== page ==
‘Sounds of Space’

'Sounds of Space'

Using a Very Low Frequency receiver at Halley Research Station we can pick up radio waves made by our planet. We use these waves to help us understand the science of space weather storms. We can also directly convert them into audible sounds and are exploiting these amazing natural ‘sounds of space’ in a number of collaborations. Scroll down to listen to the eerie noises of physics and find out more about the collaborations.

Our planet naturally produces a variety of radio emissions. These radio waves are generated by lightning activity or geomagnetic storms driven by the Sun, and are at the lower end of the radio spectrum, between 100 Hz and 10 kHz. They are best detected by large antennae, in space or on the ground. British Antarctic Survey detects these radio transmissions at its Antarctic Research Station, Halley, on the Brunt Ice Shelf, which lies beneath the Earth’s converging geomagnetic field lines.

Aurora over Halley Research Station in Antarctica. Photocredit: Antony Dubber

Sound waves are vibrations of air molecules, but these emissions – although they are within the frequency range of the human ear – are a form of electromagnetic radiation (oscillating electric and magnetic fields)  which cannot be heard directly. The recorded emissions can be directly converted to waveform audio files using suitable software. This is what enables us to hear the ‘sounds of space’.

Listen to some sounds made by our planet – Spherics, Whistlers and Chorus

Spherics: A ground-based Very Low Frequency receiver, such as the one at Halley, can detect signals from lightning activity. Each lightning flash emits a short radio pulse, known as a spheric, which covers a wide range of frequencies. These are heard as short cracks and appear as vertical lines in a spectrogram. Spherics may be detected from lightning that is up to 2000 km away.

 

Whistlers: Some of the radio waves from lightning strikes leave the atmosphere and leak into space, before being guided by the Earth’s magnetic field and received in the opposite hemisphere. Higher frequency waves travel faster than lower frequency waves, so whistlers have a characteristic descending tone.

 

Chorus: Unlike whistlers, chorus emissions are generated deep within the magnetosphere itself. Energetic electrons enter the magnetosphere during geomagnetic storms driven by the Sun, causing the Earth’s beautiful aurora and generating chorus emissions.

 

‘Sounds of Space’ Performance

Nigel Meredith has been working with artist-engineer Diana Scarborough to find novel ways of visualising space weather data. The ‘sounds of space’ formed the starting point of this exciting venture and inspired Diana to create soundscapes by combining the mesmerising sounds with original visual sequences. We have since engaged with leading Australian composer Kim Cunio and professional dancer Becky Byers to develop the works into a multidisciplinary show. Our first show, which included a scientific presentation, followed by a performance with animation, contemporary dance and soundscapes, was performed at the Cambridge Science Festival in March. Our second show, which included live music for the first time, was recently performed at the British Antarctic Survey Aurora Innovation Centre and also live-streamed.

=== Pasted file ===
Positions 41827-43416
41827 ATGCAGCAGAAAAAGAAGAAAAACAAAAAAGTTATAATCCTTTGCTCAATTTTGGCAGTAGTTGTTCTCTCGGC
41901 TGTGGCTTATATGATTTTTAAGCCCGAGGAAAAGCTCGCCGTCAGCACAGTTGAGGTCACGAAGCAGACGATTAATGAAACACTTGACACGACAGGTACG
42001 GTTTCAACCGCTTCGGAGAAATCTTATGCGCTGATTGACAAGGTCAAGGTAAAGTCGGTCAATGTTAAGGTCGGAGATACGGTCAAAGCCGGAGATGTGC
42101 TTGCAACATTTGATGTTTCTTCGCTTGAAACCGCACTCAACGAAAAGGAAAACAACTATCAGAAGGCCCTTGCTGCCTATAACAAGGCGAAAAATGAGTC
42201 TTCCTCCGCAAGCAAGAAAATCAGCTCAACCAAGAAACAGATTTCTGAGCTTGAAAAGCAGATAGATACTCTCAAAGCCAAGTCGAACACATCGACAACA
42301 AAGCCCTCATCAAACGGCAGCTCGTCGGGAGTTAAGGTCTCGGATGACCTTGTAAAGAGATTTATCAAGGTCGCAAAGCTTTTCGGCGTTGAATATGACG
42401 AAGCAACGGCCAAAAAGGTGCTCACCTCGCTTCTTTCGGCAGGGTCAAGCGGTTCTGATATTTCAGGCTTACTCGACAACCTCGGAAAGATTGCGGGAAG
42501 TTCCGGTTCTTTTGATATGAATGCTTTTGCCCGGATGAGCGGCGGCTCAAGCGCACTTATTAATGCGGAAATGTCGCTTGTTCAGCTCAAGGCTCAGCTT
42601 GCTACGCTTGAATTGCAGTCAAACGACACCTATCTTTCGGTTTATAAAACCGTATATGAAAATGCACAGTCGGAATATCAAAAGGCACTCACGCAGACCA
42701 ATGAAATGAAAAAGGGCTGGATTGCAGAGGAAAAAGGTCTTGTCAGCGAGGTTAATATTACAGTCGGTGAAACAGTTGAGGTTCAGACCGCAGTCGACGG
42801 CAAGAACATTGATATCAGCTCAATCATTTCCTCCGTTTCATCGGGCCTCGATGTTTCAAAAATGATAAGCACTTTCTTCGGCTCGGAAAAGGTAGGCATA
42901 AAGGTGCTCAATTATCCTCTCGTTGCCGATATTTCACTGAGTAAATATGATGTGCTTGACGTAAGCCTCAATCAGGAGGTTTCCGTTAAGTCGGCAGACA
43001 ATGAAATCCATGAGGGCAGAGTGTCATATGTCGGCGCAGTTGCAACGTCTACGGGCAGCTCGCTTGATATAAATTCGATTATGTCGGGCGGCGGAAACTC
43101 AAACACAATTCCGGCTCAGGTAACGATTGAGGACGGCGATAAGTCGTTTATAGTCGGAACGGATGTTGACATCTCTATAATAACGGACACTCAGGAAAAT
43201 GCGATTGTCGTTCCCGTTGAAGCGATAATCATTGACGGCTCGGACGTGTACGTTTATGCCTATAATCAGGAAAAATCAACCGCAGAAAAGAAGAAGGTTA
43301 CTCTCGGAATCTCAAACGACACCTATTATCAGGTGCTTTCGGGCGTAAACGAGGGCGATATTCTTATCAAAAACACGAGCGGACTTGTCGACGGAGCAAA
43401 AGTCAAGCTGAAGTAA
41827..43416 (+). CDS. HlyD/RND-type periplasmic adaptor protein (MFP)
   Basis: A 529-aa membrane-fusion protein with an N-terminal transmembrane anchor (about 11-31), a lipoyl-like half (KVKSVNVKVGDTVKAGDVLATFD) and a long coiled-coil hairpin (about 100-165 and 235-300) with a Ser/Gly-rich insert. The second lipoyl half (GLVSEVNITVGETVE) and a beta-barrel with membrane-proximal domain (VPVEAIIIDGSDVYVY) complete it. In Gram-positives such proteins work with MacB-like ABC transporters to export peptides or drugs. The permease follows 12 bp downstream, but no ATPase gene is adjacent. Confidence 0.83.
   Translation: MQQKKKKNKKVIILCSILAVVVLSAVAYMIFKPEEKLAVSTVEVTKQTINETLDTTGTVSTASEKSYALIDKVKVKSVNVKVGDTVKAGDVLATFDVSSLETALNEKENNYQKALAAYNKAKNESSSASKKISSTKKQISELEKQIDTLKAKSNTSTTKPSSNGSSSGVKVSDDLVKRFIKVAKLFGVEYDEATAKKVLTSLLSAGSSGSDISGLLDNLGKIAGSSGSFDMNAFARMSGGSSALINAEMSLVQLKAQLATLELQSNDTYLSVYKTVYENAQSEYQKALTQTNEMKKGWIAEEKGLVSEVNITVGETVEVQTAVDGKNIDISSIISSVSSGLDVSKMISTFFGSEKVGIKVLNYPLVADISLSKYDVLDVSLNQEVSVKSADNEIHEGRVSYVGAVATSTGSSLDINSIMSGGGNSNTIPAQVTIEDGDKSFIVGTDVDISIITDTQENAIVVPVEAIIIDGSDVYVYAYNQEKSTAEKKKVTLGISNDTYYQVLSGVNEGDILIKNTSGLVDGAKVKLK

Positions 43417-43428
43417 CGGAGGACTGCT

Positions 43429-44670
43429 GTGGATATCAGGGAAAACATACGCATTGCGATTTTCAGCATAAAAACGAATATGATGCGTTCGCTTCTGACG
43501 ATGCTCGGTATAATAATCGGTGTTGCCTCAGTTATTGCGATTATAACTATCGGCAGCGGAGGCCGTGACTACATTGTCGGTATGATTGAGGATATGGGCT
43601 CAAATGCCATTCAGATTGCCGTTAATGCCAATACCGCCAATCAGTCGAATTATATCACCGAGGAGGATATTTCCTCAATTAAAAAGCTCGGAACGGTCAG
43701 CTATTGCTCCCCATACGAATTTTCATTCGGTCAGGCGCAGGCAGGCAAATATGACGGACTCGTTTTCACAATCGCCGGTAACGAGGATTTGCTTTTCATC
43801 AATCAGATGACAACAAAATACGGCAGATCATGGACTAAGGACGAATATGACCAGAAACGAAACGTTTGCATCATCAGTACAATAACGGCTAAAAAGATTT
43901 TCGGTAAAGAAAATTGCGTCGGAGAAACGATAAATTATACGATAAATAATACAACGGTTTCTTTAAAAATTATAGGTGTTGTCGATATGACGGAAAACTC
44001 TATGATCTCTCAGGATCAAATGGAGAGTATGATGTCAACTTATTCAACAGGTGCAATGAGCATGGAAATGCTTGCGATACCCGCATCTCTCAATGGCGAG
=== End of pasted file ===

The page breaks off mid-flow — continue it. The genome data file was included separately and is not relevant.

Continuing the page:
Watch the ‘SOUNDS of SPACE’ Live broadcast (from Friday 16th November, 2-3pm):

Aurora Musicalis

In a separate project we plan to release time lapse audio and full day recordings as the first part of a space acoustic ecology project. It is envisaged that this project will see the Halley Station become an artist with the Australian National University Music Press. As part of this venture Kim Cunio has combined his original piano music with a day of time lapse audio from Halley. The new work, entitled Aurora Musicalis, is the opportunity to experience these fascinating and mysterious natural sounds accompanied by the piano.

Excerpt from Aurora Musicalis:

‘Sounds of Space’ feature in space simulation game

The ‘sounds of space’ from Halley have been incorporated into the new exploration gameplay in Elite Dangerous: Beyond – Chapter 4. In this unique collaboration Nigel Meredith worked with Frontier Developments, the creators of Elite Dangerous, to incorporate the eerie sounds into the new gameplay. In any one of over 400 billion stellar systems, players can now use a new analysis mode to discover more about their surroundings. The new mode, called the Full Spectrum System Scanner, features the simulated sounds of radio emissions from exoplanets in remote stellar systems based on the Halley VLF recordings.

Elite Dangerous| Frontier Developments

Halley Research Station

The sample sounds on this page were produced from radio waves detected by the Halley VLF receiver at Halley VI, Antarctica. It is a good location to record the ‘sounds of space’ as it is magnetically connected to the outer radiation belt where Extremely Low and Very Low Frequency signals are generated, and is electromagnetically “quiet” as it lies far from man-made sources.

VLF Receiver, Halley, Antarctica

 

Precipitating electrons over the southern hemisphere showing the magnetic “footprint” of the the outer radiation belt over Antarctica  (see Data as Art #04)

 

 


Halley VLF receiver

The Halley VLF receiver listens to very-low frequency radio waves as part of a network of receivers located all over the polar regions. The data gathered by this network is used by …